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Bush Embarks on Longest Trip to Latin America

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By Peter Baker
Washington Post Staff Writer
Thursday, March 8, 2007; 11:54 AM

SAO PAULO, Brazil -- President Bush embarked today on his longest trip ever to Latin America in an effort to reassure a region that has felt neglected for years and to offer a fresh U.S. commitment to what he calls "social justice" for the impoverished neighbors of the United States.

Accompanied by first lady Laura Bush, the president took off from Andrews Air Force Base outside Washington this morning for a daylong flight here, where he will begin his tour with a series of events tomorrow. After his stop here, the president will travel to Uruguay, Colombia, Guatemala and Mexico before returning to Washington next Wednesday.

"This is a long trip and the reason why is I want to remind people throughout our neighborhood that America cares about them," Bush said in an interview yesterday with CNN's Spanish language channel. "And I bring a message of hope, a message that says we care about the human condition, and a message of accomplishment."

Bush said he has increased aid to Latin America during his presidency. "And yet we don't get much credit for it," he said. "And I want the taxpayers, I want the American people to get credit for their generosity in Central and South America."

The trip gives Bush an opportunity to escape to some extent the domestic political turmoil back in Washington, where Congress has been holding hearings into the mistreatment of wounded soldiers and the dismissals of several prosecutors while a federal jury just convicted former White House aide I. Lewis "Scooter" Libby of perjury and obstruction of justice. But as with all foreign trips, events on the homefront have a way of following a president overseas.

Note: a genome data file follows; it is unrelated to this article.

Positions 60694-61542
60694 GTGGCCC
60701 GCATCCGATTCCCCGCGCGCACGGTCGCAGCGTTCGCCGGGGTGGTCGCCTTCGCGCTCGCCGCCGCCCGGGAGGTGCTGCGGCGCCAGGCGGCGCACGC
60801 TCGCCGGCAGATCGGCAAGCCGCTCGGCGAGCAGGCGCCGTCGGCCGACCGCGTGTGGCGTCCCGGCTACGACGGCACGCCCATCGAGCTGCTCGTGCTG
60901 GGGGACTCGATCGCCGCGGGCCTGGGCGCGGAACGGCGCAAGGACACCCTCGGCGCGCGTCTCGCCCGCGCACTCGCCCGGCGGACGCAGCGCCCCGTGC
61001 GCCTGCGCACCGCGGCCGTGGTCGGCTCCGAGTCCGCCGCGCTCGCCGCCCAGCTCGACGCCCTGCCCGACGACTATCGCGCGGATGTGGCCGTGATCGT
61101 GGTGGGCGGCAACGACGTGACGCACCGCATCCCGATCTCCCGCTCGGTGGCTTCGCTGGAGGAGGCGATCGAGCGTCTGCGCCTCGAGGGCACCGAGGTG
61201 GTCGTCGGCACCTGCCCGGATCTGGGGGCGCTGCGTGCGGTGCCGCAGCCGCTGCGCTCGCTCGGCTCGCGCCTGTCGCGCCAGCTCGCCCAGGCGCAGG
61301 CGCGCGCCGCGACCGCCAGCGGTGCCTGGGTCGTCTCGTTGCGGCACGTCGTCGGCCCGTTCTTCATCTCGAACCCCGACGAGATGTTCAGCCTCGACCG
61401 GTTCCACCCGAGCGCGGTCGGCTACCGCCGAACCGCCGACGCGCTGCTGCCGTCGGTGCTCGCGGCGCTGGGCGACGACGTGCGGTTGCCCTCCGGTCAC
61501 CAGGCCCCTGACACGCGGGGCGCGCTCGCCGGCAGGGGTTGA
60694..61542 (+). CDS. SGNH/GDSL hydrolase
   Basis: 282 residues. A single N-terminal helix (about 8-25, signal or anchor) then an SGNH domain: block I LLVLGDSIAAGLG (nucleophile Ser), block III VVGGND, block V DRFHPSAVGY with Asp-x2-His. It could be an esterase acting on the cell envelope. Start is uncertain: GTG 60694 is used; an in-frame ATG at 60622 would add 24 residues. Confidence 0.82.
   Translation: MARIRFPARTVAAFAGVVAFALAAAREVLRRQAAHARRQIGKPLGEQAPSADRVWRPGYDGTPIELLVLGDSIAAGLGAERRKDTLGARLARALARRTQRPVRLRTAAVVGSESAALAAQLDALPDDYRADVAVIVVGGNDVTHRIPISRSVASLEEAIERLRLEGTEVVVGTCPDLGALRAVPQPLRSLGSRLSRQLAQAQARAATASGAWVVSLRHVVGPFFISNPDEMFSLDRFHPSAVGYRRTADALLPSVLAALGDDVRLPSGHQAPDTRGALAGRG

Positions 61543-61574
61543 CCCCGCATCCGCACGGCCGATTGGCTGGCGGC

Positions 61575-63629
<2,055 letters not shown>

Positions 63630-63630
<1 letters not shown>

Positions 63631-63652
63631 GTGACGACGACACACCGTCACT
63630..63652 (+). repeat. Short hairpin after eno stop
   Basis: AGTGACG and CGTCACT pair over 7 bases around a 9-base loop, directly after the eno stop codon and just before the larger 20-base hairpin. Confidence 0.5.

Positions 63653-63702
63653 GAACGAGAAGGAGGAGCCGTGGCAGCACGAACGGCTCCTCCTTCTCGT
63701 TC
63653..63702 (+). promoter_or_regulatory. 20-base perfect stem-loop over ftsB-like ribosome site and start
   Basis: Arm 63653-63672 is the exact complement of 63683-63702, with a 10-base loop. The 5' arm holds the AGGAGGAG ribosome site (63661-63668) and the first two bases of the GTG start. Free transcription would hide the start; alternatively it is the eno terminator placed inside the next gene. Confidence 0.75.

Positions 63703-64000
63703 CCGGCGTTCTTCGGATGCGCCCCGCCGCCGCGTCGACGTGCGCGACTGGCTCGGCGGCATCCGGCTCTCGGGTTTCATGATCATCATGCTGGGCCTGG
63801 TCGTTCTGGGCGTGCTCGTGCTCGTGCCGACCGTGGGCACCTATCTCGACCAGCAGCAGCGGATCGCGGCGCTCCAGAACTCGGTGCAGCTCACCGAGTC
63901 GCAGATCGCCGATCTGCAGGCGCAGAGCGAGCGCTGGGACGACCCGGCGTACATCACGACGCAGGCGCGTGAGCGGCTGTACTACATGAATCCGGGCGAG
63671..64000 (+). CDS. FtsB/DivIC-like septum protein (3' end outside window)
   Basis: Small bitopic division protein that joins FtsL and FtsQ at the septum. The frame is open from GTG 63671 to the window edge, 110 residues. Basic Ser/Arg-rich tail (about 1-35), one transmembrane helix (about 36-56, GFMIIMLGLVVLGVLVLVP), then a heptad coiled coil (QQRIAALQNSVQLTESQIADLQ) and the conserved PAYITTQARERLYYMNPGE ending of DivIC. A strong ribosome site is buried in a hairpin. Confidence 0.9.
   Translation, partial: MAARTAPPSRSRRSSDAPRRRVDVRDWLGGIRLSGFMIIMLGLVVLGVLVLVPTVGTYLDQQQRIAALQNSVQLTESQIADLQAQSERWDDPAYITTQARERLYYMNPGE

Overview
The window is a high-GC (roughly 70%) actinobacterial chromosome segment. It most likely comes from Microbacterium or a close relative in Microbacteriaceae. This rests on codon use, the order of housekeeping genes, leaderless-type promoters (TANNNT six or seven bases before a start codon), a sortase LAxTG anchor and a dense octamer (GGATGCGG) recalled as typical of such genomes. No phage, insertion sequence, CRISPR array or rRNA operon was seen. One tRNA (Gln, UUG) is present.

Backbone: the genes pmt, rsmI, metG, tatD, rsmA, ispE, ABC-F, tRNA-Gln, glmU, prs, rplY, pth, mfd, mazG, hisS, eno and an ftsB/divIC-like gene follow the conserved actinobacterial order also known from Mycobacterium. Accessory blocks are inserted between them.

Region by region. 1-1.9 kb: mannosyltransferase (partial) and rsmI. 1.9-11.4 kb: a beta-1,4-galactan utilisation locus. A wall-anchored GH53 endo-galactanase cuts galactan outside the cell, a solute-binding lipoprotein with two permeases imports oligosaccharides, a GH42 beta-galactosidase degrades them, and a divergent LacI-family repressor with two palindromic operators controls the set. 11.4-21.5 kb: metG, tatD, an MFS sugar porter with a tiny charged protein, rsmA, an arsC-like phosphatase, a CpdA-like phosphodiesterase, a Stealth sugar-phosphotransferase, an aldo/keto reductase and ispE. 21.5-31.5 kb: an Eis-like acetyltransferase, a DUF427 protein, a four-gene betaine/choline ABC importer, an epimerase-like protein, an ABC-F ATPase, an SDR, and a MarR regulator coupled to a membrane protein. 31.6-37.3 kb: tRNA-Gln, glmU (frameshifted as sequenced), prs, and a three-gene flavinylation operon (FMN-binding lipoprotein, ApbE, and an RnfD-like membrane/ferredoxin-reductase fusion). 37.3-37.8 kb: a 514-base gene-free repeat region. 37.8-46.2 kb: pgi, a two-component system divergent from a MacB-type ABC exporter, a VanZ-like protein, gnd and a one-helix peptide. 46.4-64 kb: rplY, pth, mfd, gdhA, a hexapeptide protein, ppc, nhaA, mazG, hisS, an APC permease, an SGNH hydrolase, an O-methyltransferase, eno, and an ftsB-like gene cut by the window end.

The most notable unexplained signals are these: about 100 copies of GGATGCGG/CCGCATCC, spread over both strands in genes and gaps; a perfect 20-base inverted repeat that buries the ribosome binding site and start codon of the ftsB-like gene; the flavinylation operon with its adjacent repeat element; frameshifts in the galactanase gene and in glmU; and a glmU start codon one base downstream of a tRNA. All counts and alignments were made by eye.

Bush's tour of Latin America appears designed to counter the influence of Venezuelan Hugo Chavez, the fiery leftist who has galvanized many in the region with his flamboyant anti-American rhetoric. Although the White House denies that it is an anti-Chavez tour and Bush goes out of his way to avoid mentioning the Venezuelan's name, the president's message of concern over poverty and social issues seems targeted at the masses who have been at the core of Chavez's constituency.

During a speech in Washington on Monday, Bush offered a few modest new initiatives intended to help provide education, housing and health care to the poor in Latin America. In a move that resembled Chavez's sponsorship of Cuban doctors traveling the region, Bush ordered the USNS Comfort, a U.S. Navy hospital ship, to make port calls at a dozen nations in the region and provide treatment for 85,000 people and perform up to 1,500 operations.

But analysts said it will take more than that for Bush to change minds in a region where polls show he is particularly unpopular. "Anti-American sentiment has never been higher," said Julia Sweig, a senior fellow at the Council on Foreign Relations. And Chavez has come to personify that. "If Chavez is a metaphor for all that has gone wrong in the hemisphere, that's what this trip is about."

And others dismissed the president's boasts about aid for Latin America. "The United States will spend more money in Iraq during the six days [of his trip] than the president has proposed in spending for the whole hemisphere in" the next fiscal year, said Dan Restrepo, director of the Americas Project at the liberal Center for American Progress.